One of the projects on my to-do list for 2004 is introducing my 75-year-old grandmother to the Internet. Every time I talk to her, she kvetches about how she's just seen a URL on television and wants to hop online, or how she wanted to e-mail me the previous week to tell me about my cousin's baby's latest trick.
She's a smart gal, grandma, but she's never used a PC. So I'm going to have to begin her education at the "here's how you use a mouse" and "this is called a scrollbar" level. The very last thing I want to do is drop her into a world where she has to deal with security updates, virus scanning, adware, spyware, and the like.
What I'm saying is, I don't think I'm about to saddle grandma with Microsoft Windows XP. She needs a machine that can do three things and pretty much only three things: E-mail, Web browsing, and word processing. I ought to be able to hook her up with a nicely customized Linux box that will run forever, and that I can remotely tinker with (or even update) should the need arise.
The question, then, is this: What flavor of Linux is grandma getting? At first I thought I'd hook her up with a newbie-oriented distribution, but now I'm beginning to wonder if I can do better.
The Return of Corel Linux's Ghost
A few years ago, under different leadership, Corel tried to jump-start Linux on the desktop with its very own distribution. Looking back now, that effort seems terribly premature; but that's not to say that the Corel folks didn't do good work. When the company abandoned its Linux strategy, the product that had been Corel Linux was sold to start-up Xandros, and some of the folks who had made Corel Linux happen became Xandros employees.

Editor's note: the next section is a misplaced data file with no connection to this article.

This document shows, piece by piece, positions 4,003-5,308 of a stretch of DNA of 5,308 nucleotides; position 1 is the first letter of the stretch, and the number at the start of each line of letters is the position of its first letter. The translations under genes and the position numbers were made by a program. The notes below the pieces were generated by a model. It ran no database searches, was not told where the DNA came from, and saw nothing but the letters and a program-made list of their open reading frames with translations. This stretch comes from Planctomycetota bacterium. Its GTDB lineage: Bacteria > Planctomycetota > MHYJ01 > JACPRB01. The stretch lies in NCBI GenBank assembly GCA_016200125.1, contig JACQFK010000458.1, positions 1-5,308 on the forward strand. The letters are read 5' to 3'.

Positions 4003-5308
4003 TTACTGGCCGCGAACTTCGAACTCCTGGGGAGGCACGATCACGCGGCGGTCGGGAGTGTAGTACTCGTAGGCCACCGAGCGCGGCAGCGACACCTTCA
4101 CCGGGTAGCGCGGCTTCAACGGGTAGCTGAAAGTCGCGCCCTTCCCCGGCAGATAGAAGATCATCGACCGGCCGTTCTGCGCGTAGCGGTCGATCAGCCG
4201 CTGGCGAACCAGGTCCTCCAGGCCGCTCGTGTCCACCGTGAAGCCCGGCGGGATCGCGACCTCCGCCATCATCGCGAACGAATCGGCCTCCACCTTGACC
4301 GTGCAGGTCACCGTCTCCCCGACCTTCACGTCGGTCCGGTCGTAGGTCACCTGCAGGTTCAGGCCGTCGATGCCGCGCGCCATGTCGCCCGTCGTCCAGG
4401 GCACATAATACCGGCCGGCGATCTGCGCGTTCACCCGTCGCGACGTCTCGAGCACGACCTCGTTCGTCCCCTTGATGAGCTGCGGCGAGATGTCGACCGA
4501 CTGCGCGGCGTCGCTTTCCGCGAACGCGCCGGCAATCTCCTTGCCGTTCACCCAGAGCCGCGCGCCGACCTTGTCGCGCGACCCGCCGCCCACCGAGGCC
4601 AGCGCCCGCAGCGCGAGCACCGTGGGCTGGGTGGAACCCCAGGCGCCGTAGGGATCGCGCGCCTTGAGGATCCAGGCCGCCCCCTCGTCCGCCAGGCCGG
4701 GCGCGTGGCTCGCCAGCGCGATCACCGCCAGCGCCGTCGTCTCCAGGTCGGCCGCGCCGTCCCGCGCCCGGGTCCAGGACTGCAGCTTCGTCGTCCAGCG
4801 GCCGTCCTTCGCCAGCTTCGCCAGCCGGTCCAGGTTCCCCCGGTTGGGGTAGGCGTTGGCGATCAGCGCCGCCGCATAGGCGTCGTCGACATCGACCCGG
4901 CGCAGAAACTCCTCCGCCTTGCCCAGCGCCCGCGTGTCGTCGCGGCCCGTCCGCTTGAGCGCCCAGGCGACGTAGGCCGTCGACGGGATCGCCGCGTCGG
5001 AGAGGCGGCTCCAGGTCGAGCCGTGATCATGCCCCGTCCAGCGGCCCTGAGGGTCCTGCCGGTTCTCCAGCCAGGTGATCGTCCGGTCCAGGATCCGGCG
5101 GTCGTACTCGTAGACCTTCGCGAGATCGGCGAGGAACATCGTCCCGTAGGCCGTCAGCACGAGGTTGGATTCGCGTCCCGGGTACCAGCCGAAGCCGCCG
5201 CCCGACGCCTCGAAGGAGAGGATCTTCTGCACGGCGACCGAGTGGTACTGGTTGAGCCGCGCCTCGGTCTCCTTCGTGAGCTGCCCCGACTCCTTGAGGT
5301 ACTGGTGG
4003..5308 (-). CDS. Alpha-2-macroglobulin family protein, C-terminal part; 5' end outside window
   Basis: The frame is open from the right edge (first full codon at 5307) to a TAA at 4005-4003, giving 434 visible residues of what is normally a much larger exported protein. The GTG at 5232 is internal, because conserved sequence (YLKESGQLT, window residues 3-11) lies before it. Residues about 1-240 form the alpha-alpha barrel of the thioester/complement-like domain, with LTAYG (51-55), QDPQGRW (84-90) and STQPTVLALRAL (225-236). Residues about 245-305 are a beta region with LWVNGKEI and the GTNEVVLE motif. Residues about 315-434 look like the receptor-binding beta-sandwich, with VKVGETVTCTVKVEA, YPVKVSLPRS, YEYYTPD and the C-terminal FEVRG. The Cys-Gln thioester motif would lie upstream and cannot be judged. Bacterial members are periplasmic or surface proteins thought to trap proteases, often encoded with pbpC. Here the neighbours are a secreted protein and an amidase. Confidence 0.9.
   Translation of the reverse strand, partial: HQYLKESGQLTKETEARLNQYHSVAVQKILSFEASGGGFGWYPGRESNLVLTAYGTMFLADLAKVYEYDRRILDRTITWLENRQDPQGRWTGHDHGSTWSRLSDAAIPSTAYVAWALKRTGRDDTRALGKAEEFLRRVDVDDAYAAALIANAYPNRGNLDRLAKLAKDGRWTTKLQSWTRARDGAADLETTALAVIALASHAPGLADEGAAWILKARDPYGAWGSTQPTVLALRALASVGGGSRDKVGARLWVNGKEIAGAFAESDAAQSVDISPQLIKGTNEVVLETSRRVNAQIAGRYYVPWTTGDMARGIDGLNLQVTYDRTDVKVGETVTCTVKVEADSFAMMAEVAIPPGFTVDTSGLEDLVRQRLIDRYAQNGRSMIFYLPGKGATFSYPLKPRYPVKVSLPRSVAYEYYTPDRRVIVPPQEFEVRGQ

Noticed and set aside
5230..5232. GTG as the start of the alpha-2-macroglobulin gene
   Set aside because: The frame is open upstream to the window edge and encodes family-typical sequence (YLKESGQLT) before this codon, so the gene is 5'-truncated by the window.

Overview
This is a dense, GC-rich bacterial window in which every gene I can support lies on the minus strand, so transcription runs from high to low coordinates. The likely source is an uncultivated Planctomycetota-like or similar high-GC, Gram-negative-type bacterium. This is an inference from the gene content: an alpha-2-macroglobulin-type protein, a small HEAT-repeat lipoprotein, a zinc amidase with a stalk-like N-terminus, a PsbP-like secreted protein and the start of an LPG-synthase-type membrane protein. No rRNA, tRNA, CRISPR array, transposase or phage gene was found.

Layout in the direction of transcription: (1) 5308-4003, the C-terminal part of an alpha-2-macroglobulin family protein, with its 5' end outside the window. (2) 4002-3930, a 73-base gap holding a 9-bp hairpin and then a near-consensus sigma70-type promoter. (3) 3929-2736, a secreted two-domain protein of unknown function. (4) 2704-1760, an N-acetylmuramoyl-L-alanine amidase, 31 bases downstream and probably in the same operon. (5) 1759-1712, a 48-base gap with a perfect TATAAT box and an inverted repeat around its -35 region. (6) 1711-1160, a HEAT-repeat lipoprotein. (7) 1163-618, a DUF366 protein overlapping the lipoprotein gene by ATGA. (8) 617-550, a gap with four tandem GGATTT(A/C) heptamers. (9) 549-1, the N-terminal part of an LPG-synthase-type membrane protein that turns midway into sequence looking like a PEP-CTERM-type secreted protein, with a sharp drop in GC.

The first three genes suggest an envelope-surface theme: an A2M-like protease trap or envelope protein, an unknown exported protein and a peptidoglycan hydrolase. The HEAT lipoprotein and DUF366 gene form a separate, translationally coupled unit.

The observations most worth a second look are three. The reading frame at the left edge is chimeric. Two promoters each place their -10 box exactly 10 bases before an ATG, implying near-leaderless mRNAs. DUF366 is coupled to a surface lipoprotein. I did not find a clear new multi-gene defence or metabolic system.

Two years later, we have Xandros Desktop 2.0 to play with. I gave the Deluxe edition a spin on my test machine here at PC World HQ, and I was very impressed. Xandros 2.0 is extremely easy to install--four clicks usually gets the job done. And if you're on a corporate network, you'll be shocked by how well Xandros interacts with it. For example, Xandros is the only Linux distribution I've ever used that can connect to a printer on a Windows network the first time, every time. When I helped a fellow editor get set up with Linux for "The Linux Experiment," we had a terrible time getting the latest editions of Mandrake and SuSE to see our networked printers. Xandros didn't blink.
Xandros does not offer a choice of desktop environments, as most Linux distributions do. The current edition runs a modified version of KDE 3.1.4. The biggest modification is the inclusion of Xandros's own proprietary file manager, which mimics Windows Explorer to a very large degree and has a much higher degree of integration with available networks than either KDE's Konqueror or the Gnome desktop's Nautilus. The Xandros File Manager also provides handy, context-sensitive commands that let you virtually mount network drives on the local file system (thus making network files available to any application) or burn sets of files to a CD-R with just a few clicks.
While a whole lot of thought has clearly gone into the Xandros File Manager, it still has a few things to learn. For one thing, when I drag a file out of a folder window and onto my desktop, I expect the file's icon to appear where I dropped it--not in the upper-left corner of the screen.
The file manager is not Xandros's only specialty app. Xandros Networks should probably be called the Xandros Software Manager; it's really what Linux types call a "package manager," with a very spiffy user interface. The app lets you grab system updates from Xandros, download additional precompiled Free Software, or even shop for, pay for, and download commercial software.